German-born composer of 'Highland Cathedral' anthem pens sequel 40 years later
It is a rousing piping tune famous for rousing the crowds watching from the stands at Murrayfield or packed onto Edinburgh Castle esplanade for the Tattoo.
However despite being one of Scotland’s best-known musical anthems of modern times, it is little known that Highland Cathedral was actually created by two German composers.
Now, more than 40 years since Michael Korb – the surviving creator of the tune – learned to play the bagpipes in Edinburgh, has unveiled a sequel.
Korb, who wrote the original anthem with fellow Berlin composer Uli Roever for a Highland Games event, has joined forces with a Yorkshire-born composer and musician, Ian Macpherson, to create Highland Nocturne.
Inspired by “the ancient castles and misty lochs of the Highlands,” Korb is already harbouring hopes it will emulate the worldwide success of Highland Cathedral and be adopted by piping groups, big bands and orchestras.
Korb developed an interest in playing the pipes when he took lessons with the pipe major of a Scottish army battalion stationed in Berlin.
When it left the city Korb decided to relocate to Edinburgh to pursue his passion for the instrument.
He took daily lessons with tutor Paddy Atkinson, playing in his garden during the day, and heading to woodland areas in the evening to avoid disrupting his neighbours.
However it was not until he had moved back to Berlin that he met Roever, a composer, arrange and sound engineer.
Korb said: “We tried to make experiments with the bagpipes, wrote a lot of tunes and produced a few records together.
"I had the first idea for Highland Cathedral and we developed the tune together in his studio. We released it as a single in 1982 and were convinced of its success.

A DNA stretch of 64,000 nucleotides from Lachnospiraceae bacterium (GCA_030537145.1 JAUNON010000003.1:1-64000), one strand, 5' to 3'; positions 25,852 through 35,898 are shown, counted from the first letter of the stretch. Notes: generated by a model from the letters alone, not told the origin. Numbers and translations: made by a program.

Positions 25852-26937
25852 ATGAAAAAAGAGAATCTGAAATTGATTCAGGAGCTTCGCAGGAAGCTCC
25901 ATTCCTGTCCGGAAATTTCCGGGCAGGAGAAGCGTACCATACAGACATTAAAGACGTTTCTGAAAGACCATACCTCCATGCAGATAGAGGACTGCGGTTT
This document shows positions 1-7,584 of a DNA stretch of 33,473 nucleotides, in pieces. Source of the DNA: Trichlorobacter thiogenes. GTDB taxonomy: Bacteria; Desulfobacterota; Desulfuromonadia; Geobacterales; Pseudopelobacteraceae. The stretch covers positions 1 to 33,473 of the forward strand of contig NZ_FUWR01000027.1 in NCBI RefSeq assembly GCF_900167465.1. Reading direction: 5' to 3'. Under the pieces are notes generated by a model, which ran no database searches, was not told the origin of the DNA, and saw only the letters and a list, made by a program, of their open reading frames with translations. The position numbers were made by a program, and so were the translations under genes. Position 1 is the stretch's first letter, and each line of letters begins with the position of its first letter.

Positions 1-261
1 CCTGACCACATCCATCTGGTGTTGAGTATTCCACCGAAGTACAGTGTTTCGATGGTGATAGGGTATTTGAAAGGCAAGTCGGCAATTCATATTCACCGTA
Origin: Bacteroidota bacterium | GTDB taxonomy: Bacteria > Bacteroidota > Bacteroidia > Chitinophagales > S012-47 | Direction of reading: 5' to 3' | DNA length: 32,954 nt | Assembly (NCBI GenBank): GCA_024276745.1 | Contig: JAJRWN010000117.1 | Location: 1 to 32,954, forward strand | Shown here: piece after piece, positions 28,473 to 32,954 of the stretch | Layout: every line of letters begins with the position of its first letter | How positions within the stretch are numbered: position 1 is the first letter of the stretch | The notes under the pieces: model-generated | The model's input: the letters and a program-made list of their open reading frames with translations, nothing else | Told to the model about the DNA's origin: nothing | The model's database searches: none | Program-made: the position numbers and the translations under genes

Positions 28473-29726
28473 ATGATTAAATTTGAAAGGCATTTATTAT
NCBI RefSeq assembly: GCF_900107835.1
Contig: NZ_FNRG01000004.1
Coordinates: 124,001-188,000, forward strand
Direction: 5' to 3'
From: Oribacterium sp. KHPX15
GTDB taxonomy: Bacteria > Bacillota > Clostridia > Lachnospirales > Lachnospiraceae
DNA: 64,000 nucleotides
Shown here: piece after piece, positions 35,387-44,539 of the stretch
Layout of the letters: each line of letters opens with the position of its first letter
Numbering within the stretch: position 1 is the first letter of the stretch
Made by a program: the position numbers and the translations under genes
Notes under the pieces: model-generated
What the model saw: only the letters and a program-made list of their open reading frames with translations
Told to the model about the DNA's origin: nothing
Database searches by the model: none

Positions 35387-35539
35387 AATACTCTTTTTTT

"A lot of people think it’s Scottish and it’s now found its way into the hearts of people all over the world. Its success is totally unbelievable, but I’m very happy with it, as it is a message of my love for Scotland.
“I have been 10 times to the wonderful city Edinburgh with its friendly people and I will never forget the goosebumps effect of the Tattoo on me."
Highland Cathedral rose to prominence in the mid-1980s after being recorded by the Royal Highland Fusiliers when they were stationed in Berlin.
It began to be regularly performed by pipe bands at sporting events and the Tattoo. Its popularity soared after featuring in the blockbuster movie Four Weddings and a Funeral, before being played at pop icon Madonna’s own wedding in the Highlands, to Guy Ritchie.
It was played during the ceremony to mark the final day of British rule in Hong Kong in 1997 and featured on Spirit of the Glen, the album which won the Royal Scots Dragoon Guards a Classical Brit award in 2009.
By then it had gained so much popularity that it was regularly being touted as a new “alternative national anthem,” to rival Flower of Scotland, with a Scottish tenor, Ben Kelly, penning lyrics to accompany the original tune.
Korb added: “Ian and I have worked on several musical projects over the years.
"This new work is inspired by the ancient castles and misty lochs of the Highlands.
"It’s a haunting melody, full of atmosphere, energy and emotion, and brings together contemporary and traditional sounds.”
Macpherson said: "At the age of 16 I joined the army as a musician and enlisted into The Band of The Royal Scots (The Royal Regiment). It was there that I was introduced to Highland Cathedral.
“I have known Michael since 2012. I first contacted him to let him know how much I liked Highland Cathedral. It’s one of my favourite pieces of music of all time.
"I asked Michael if he would consider working on composing music with me at some stage in the future. We’ve been friends and have been co-writing music ever since.”
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